Protests over police killings aim at occupying interstates
Officers made dozens of arrests in Louisiana's capital on a long hot weekend of protests over the killings of black people by police, with demonstrations around the country highlighted by attempts to block some major interstates.
Police in riot gear managed to keep a group of protesters late Sunday in Baton Rouge from entering a major artery, Interstate 110 in Baton Rouge, thwarting a tactic that social justice activists have increasingly tried in some major cities to protest the deaths.
Tensions between black citizens and police have risen palpably since last week's killings of Alton Sterling in the Louisiana capital, Baton Rouge, and Philando Castile in Minnesota by white officers, and a retaliatory attack on white police by a black sniper in Dallas that killed five officers and wounded several others including two civilians.
More than a thousand people left a Black Lives Matter rally in Memphis, Tennessee, and occupied a key bridge over the Mississippi River on Sunday night, temporarily blocking all traffic on Interstate 40. Elsewhere, hundreds answered a call by that group to march onto I-264 in Portsmouth, Virginia, marooning motorists for hours inside the area's Downtown Tunnel.
On the West Coast, hundreds of people poured into the streets of in Southern California late Sunday night, shutting down a major intersection and briefly blocking traffic on the 405 Freeway while peacefully protesting the recent fatal police shootings of black men. Authorities told the Los Angeles Times there were no arrests and no reports of violence.
In recent days, demonstrators also tried but failed to block highways in Atlanta and Columbia, South Carolina, while in San Francisco, police managed to keep them off the Bay Bridge. Several hundred people blocked an area of Interstate 94 in Minneapolis-St. Paul on Saturda.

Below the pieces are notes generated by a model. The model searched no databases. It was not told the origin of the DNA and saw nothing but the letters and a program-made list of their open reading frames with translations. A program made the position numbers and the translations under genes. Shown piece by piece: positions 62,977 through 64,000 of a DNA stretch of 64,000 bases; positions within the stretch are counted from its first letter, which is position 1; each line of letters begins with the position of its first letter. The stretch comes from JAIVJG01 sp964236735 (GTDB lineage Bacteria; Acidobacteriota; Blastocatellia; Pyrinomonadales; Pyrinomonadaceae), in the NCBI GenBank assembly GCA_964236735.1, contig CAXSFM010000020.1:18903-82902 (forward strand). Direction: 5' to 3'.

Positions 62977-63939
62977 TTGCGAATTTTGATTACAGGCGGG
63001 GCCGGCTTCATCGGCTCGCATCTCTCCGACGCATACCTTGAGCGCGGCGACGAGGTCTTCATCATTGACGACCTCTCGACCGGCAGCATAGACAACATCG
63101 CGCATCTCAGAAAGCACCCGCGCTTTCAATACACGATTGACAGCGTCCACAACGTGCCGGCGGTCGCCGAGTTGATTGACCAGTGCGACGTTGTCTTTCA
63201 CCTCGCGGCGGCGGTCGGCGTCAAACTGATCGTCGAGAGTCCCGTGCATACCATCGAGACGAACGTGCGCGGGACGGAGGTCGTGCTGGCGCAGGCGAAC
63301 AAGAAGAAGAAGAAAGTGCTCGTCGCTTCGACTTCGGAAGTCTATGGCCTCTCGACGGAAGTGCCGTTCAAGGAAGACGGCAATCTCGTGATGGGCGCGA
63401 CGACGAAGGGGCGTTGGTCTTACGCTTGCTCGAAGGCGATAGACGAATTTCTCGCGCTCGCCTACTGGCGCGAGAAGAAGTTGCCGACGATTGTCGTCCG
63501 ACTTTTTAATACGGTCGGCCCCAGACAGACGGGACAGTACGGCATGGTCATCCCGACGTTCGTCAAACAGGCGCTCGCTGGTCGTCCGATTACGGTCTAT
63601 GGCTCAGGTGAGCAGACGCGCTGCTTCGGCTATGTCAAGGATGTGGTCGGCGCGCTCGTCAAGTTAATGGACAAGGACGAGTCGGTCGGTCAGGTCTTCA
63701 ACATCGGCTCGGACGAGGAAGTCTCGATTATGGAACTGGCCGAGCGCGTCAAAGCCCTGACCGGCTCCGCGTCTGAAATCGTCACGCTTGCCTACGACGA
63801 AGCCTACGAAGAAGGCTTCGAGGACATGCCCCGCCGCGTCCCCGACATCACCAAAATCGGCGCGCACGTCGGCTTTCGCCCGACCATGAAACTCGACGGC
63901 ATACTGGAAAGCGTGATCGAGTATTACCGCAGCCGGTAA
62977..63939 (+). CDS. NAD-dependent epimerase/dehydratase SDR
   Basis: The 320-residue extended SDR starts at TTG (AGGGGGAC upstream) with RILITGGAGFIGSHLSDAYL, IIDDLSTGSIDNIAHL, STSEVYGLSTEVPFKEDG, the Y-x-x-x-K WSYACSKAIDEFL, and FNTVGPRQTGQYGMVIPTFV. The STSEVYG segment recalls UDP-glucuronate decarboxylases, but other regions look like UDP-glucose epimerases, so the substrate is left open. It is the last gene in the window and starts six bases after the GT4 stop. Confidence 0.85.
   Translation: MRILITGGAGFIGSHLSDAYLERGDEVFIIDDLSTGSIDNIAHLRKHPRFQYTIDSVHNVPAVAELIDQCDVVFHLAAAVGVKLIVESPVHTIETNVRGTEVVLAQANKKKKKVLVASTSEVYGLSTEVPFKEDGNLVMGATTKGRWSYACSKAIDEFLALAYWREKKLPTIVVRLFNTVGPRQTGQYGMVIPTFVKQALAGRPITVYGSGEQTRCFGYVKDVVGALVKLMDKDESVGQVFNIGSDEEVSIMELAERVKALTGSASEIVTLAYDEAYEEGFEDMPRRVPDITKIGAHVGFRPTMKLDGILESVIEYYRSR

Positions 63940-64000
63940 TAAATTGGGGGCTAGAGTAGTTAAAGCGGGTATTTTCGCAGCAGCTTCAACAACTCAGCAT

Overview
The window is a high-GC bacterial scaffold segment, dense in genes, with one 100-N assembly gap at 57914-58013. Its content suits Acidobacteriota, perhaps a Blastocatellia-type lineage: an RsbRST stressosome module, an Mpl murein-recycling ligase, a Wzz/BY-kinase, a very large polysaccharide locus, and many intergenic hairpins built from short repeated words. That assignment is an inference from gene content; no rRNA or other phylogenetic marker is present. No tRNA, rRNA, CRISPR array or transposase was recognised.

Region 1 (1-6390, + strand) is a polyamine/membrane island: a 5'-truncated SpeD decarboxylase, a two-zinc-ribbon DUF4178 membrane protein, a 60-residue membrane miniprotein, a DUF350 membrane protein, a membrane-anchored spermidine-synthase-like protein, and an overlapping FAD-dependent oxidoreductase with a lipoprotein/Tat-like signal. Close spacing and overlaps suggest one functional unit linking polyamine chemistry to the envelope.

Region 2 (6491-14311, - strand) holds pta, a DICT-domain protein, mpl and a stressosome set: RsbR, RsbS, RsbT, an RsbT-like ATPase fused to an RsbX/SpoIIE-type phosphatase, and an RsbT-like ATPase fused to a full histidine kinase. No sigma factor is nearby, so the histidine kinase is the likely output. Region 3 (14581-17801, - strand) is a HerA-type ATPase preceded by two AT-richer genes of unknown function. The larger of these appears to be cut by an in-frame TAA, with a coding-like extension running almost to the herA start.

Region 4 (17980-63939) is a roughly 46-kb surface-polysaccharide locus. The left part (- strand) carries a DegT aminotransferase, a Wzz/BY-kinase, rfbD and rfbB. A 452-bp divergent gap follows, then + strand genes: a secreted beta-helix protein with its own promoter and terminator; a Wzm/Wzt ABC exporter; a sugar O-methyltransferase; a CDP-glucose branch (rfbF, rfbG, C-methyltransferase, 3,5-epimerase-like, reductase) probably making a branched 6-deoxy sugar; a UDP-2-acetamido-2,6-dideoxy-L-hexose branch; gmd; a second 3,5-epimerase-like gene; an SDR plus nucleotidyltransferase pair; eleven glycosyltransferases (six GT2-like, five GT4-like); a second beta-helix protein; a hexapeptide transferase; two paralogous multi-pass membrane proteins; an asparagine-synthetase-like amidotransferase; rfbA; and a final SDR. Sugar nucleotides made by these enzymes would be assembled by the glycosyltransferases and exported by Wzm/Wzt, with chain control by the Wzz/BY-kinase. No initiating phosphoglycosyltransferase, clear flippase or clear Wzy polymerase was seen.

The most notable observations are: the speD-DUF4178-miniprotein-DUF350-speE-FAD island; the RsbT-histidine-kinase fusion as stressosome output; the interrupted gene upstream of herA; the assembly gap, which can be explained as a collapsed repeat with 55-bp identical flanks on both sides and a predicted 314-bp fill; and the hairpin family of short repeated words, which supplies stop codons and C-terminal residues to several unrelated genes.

Leaders in some local communities have sought to discourage the traffic-blocking tactics.
"While I appreciate the peaceful intent of this weekend's rallies, I'd ask that we not put our fellow citizens or law enforcement at risk — which is exactly what attempting to block highways does," South Carolina Gov. Nikki Haley said in a statement.
In Louisiana, some 2,000 people rallied peacefully Sunday outside the Capitol building, State Police Maj. Doug Cain said.
"They didn't have any problems out there. They seemed to be very organized and peaceful," Cain said.
By Sunday night, a few hundred people aimed for an on-ramp of Interstate 110 in Baton Rouge.
After a lengthy standoff, more police in full riot gear moved in, pinning some of the protesters as others fled. Some 30 to 40 people were taken into custody for trying to block a highway, sheriff's spokeswoman Casey Rayborn Hicks said.
That brought arrests to more than 160 by latest count in recent days in the Louisiana capital.
Louisiana Gov. John Bel Edwards said at a late weekend news conference that he was "very proud" of the his state's law enforcement response. Flanked by officers in uniform, Edwards said he didn't believe using riot gear to push protesters away from highway ramps was overly aggressive.
"I can assure everyone we are hearing the protesters," the governor added at the news conference. "We are listening to their voices. But I'm especially gratified that our citizens here in Louisiana, to a very large degree, have decided to protest in a constructive and peaceful manner."
A Baton Rouge police spokesman, Sgt. Don Coppola, had blamed the large number of arrests on outside agitators. Police also confiscated three rifles, three shotguns and two pistols during that protest, he wrote in an email.
But most of those detained live in Louisiana — the Baton Rouge and New Orleans areas mostly — and faced a single charge of obstructing a highway, the sheriff's spokeswoman Hicks said.
Some of the recent demonstrations in Baton Rouge began at the convenience store where 37-year-old Alton Sterling was killed while two police subdued him. The U.S. Justice Department has launched a civil rights investigation.
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